BEIJING, NOV. 3 -- A senior U.S. official said today he has warned his Chinese counterparts that Beijing's sales of Silkworm missiles to Iran could erode American domestic support for U.S.-China relationships, including further sales of high technology to China.

But Michael H. Armacost, undersecretary of state for political affairs, gave no indication that the Chinese have changed their position that they are not selling weapons to Iran.

When weapons of Chinese origin "hit American flagships and injure Americans and also are directed against friendly nations in the {Persian} Gulf, this has political impact in the United States and potentially erodes support for the important relationships we have developed," Armacost said at a press conference.

Armacost spoke after completing a three-day visit in which he met with Foreign Minister Wu Xueqian and Vice Foreign Minister Zhu Qizhen.

Armacost said Chinese officials repeated an earlier statement that China would take "strict measures" to prevent Chinese weapons exports from being diverted to either Iran or Iraq. He said he was not certain what the measures were but hoped they would have an effect.

The State Department official said Silkworm missiles were of "special concern" to the United States because they have the range and capability of being used against "nonbelligerents" and shipping in the gulf.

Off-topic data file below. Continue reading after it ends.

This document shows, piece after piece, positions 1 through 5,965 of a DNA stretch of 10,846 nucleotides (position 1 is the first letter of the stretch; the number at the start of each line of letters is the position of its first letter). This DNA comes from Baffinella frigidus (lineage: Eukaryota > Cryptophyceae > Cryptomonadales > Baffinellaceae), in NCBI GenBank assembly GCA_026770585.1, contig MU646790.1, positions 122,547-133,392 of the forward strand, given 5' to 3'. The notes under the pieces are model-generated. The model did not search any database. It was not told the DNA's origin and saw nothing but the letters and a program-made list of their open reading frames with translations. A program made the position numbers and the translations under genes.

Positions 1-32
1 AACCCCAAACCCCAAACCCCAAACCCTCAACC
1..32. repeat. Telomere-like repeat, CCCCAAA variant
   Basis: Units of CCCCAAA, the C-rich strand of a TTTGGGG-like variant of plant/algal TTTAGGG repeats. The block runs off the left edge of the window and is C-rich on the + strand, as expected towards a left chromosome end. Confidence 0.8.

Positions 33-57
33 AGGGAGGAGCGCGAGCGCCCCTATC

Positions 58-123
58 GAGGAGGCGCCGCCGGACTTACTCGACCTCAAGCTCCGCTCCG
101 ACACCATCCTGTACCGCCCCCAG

The United States decided last month to postpone considering a further easing of restrictions on U.S. high technology sales to China following Iranian Silkworm missile attacks on a Kuwaiti oil terminal and on a Kuwaiti tanker flying a U.S. flag.

Armacost's comments came a day after China's newly elected Communist Party chief, Zhao Ziyang, told reporters that allegations of Chinese weapons sales to Iran were based on "no grounds at all."

"It is unfair to shift the responsibility for the intensification of tensions in the gulf to China," Zhao told foreign journalists at the Great Hall of the People yesterday.

Armacost declined to comment on Zhao's remarks, but said "there is clearly a difference of views."

"Our objective is to put the issue behind us," said Armacost, who argued that the fundamentals of the U.S.-China relationship have not been affected by the disagreement over arms sales or by allegations by U.S. congressmen of Chinese human rights violations in Tibet.

Armacost said the issue of U.S. concern about the human rights situation in Tibet arose during his talks here. But he said he reminded the Chinese that the United States has long recognized that Tibet is a part of China.

"We express our views . . . simply as an expression of American concern about human rights anywhere," said Armacost.

The official said he also expressed the hope that foreign journalists would be able to travel again to Tibet.